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“Wake up from your sleep,
Climb out of your coffins;
Christ will show you the light!

–Ephesians 5:16

In Clarence Jordan’s Cotton Patch versions of the Gospel, he names Satan “the Confuser.” This is the best description of evil I have ever heard. In my confusion, I replaced reality with a world of dreams. I did not know I was harming myself and others. I was asleep, dead to real living, impervious to any other way.

Growing up in the church, I was taught that all humans are inherently sinful and that no matter how hard we try we cannot become perfect in God’s eyes. The only way to salvation was through belief in the death and resurrection of Jesus, but there was this whole other part about how Christians should act that always…well…confused the hell out of me. Literally.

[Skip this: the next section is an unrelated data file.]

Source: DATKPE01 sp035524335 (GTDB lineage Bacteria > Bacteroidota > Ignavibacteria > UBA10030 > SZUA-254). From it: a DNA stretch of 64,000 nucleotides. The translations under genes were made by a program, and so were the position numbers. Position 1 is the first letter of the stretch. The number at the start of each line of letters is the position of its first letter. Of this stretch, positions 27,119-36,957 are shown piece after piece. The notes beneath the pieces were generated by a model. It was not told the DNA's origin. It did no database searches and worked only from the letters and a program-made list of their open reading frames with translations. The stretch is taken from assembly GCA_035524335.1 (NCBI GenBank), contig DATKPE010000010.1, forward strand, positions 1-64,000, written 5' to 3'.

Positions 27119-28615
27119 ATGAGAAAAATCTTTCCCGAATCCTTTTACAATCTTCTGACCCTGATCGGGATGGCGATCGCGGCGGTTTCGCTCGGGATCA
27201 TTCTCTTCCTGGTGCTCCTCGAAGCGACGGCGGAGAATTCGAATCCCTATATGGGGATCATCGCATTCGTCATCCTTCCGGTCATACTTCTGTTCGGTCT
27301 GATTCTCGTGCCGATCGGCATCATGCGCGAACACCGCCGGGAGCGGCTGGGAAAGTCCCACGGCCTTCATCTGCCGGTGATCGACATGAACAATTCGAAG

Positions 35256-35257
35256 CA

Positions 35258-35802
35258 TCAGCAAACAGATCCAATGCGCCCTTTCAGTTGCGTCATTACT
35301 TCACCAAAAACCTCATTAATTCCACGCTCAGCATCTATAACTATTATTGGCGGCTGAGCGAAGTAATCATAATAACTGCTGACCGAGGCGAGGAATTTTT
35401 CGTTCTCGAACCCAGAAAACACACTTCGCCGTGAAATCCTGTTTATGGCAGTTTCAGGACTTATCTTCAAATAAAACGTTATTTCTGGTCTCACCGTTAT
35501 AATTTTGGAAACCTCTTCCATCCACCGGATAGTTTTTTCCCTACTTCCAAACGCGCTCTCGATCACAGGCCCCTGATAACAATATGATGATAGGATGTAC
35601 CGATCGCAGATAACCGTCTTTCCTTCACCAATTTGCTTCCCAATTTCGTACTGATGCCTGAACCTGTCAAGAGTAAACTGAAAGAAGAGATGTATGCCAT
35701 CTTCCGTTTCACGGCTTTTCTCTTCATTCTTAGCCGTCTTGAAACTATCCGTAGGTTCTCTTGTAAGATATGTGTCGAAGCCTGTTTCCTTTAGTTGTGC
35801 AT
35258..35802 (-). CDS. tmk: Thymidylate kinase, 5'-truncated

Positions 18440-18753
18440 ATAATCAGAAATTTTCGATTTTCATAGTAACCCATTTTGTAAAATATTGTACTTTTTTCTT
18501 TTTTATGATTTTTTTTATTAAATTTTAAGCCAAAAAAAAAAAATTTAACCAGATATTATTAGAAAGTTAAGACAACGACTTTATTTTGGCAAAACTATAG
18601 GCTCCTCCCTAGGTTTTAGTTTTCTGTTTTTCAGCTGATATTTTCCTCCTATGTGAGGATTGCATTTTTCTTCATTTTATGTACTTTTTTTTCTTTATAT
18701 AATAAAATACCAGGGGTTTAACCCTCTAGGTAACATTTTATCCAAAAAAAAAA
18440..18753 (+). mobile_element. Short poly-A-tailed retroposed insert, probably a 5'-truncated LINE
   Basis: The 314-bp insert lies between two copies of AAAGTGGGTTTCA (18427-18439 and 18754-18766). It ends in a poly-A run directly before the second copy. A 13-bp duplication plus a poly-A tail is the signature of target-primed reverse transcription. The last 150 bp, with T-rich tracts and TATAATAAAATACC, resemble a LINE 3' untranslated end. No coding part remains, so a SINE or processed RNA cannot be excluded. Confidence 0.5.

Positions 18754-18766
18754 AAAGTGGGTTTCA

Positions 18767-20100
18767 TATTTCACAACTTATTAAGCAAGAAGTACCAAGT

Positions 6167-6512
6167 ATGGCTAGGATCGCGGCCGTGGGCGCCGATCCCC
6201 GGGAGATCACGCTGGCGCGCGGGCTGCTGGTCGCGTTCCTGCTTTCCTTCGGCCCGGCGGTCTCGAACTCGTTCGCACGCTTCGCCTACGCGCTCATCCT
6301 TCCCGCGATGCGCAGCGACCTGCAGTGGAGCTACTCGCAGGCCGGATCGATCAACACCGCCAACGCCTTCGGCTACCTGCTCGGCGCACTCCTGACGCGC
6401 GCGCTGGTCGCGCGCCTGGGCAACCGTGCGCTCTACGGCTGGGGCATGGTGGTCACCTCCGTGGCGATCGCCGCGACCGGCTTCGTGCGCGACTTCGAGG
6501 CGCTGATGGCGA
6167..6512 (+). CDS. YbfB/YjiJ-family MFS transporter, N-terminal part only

As a young adult, I had grown weary of sitting in church on Sunday mornings muttering the hymn-book confession. I can still remember  most of it: “I, a poor miserable sinner confess unto Thee all my sins and iniquities with which I have ever offended Thee, and justly deserve Thy temporal and eternal punishment…” And so forth. Like so many of my peers, I grew up with the image of an angry God seeking justice against my sins, and try as I might I couldn’t reconcile that furious father with the supposed unconditional love of the Messiah. It just didn’t make any sense.